I kind of liked the history professor, and learned to write down a lot of what he said, but he dropped dead one hot afternoon in the middle of the pyramids and was replaced by a little porch lizard that looked down his nose at me where I sat in the front row. He bit on me pretty good, I guess because I didn't look like nobody else in that class, with my short red hair and blue jeans that were blue. I flunked out that semester, but I got my money's worth learning about people that don't have hearts no bigger than bird shot.
Hilarious, yes, but doesn't feel fictionalized at all :(

I have always favored short stories over full-length fiction, though I have done my fair share of reading the longer ones too.  I read this Gautreaux story in a collection--The Best American Short Stories 1998.  I picked it up from the nearby Goodwill for a mere 99 cents.  If only I got such a value out of every dollar I shell out.

I wonder how much of the dollar students get back as value when they are in my classes.  A penny for a dollar?  Is that an overestimate?

Speaking of faculty and their strange ways of teaching, check this syllabus ... ahem, yes, it is a fake syllabus, but the points he brings up are not far from the truth!

Science, superstars, and sex. The price for fame!

All the way through high school, I was one heck of a science nerd.  So much of a nerd that once when my physics teacher couldn't answer a question to my satisfaction, I wrote a letter to a physics professor at the famed Indian Institute of Technology in Madras--I had heard about a Dr. Shastri and that was the only piece of information I had.  It was one exciting return home from school one day when my mother said there was a letter for me from IIT!  Dr. Shastri had provided the explanation, and more.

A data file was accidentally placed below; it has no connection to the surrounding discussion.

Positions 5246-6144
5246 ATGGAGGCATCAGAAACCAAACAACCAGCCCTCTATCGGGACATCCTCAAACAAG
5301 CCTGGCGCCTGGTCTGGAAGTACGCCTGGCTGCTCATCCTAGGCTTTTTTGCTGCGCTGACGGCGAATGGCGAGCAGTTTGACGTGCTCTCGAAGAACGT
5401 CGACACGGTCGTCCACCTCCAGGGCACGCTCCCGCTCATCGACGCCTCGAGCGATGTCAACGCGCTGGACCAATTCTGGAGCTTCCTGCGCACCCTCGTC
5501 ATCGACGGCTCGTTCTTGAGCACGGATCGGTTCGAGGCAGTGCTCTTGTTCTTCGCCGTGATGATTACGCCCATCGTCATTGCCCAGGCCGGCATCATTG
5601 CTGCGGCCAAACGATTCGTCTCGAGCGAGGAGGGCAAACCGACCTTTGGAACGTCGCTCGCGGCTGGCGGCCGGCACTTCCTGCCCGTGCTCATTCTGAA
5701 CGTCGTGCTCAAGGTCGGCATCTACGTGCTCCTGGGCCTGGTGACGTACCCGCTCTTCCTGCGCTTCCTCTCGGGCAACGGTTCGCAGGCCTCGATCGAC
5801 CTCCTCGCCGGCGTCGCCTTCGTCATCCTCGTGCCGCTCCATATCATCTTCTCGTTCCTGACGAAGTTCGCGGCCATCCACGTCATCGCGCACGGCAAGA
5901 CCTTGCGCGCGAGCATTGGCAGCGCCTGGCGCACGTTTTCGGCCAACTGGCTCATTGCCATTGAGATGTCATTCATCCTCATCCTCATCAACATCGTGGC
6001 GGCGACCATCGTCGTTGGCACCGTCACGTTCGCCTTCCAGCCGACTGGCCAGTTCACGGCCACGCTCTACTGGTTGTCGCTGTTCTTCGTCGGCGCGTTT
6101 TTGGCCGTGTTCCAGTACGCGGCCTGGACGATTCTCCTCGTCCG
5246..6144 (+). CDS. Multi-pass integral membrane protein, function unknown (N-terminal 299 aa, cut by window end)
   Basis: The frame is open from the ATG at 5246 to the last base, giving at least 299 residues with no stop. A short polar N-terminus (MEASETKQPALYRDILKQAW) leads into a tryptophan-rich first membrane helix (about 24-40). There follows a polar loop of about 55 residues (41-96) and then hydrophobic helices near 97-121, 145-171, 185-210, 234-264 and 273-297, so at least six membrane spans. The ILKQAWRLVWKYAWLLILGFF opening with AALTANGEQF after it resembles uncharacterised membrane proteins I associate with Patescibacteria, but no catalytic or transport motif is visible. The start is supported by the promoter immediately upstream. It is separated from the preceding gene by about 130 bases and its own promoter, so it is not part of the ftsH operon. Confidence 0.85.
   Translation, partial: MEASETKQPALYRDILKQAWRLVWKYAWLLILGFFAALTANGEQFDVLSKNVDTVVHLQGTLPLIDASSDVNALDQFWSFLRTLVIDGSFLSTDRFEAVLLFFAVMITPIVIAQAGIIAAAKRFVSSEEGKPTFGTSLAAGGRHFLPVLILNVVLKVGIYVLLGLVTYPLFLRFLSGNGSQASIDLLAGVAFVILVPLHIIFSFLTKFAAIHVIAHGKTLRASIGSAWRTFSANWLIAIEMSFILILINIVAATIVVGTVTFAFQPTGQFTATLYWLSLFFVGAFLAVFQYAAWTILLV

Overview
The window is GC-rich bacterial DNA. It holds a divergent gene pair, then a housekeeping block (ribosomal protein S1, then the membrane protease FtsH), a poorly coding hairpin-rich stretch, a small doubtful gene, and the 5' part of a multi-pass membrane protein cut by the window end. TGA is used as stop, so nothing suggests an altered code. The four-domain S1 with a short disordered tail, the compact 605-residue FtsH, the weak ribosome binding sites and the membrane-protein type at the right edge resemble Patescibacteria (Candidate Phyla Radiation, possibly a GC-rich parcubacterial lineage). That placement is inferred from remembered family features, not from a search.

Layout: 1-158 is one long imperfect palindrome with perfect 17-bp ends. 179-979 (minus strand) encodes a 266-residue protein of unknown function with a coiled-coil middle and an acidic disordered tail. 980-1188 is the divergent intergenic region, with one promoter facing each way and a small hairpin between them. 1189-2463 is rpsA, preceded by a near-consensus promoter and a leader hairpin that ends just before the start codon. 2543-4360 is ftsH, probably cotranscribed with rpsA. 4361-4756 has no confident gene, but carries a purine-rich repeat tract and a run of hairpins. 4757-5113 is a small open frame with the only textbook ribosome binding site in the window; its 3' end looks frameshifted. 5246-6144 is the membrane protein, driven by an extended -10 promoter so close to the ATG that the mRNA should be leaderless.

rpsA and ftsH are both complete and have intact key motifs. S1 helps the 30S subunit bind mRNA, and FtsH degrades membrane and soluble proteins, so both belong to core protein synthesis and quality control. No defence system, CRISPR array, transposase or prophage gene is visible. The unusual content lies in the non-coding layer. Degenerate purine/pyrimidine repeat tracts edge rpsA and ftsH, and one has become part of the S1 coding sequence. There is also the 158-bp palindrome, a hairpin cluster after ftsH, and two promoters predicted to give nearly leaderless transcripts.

But, the older I got, the more I became intellectually and personally curious about the problems of poverty and related issues all around me in India, and in the rest of the world.  Since then, my intellectual journey has been far, far away from physics.

The fact that I am no longer a formal student in physics doesn't mean that I have sidelined physics or the sciences.  Au contraire!  I am concerned at what I perceive as a lack of serious interest in science.  The US is, of course notoriously even anti-science, not only in politics but right from the elementary school level.   A while ago, a student, "T," who is a science major himself, had tweeted a picture that is a tongue-in-cheek commentary on the fame that science and scientists have:
I am sure there is no exaggeration about sex tapes!

Saturday, January 26, 2013

The anti-science, nearly Luddite, liberals

There are enough and more instances in this blog as evidence for why the left-leaning folks easily mistake me for a Republican, though I think I am one committed liberal.  The hassle arises from the fact that I am not ideologically predisposed in favor of the left when thinking through, and opining about, many public policy issues.

Take climate change, for instance.  I routinely post about how by forcing the developing countries to abandon nuclear energy, we end up forcing them to use more fossil fuels--after all, their energy needs have to be met somehow, right?  The liberals in democratic developing countries like India sing the same ideological tunes and make it difficult to pursue reasonable energy policies.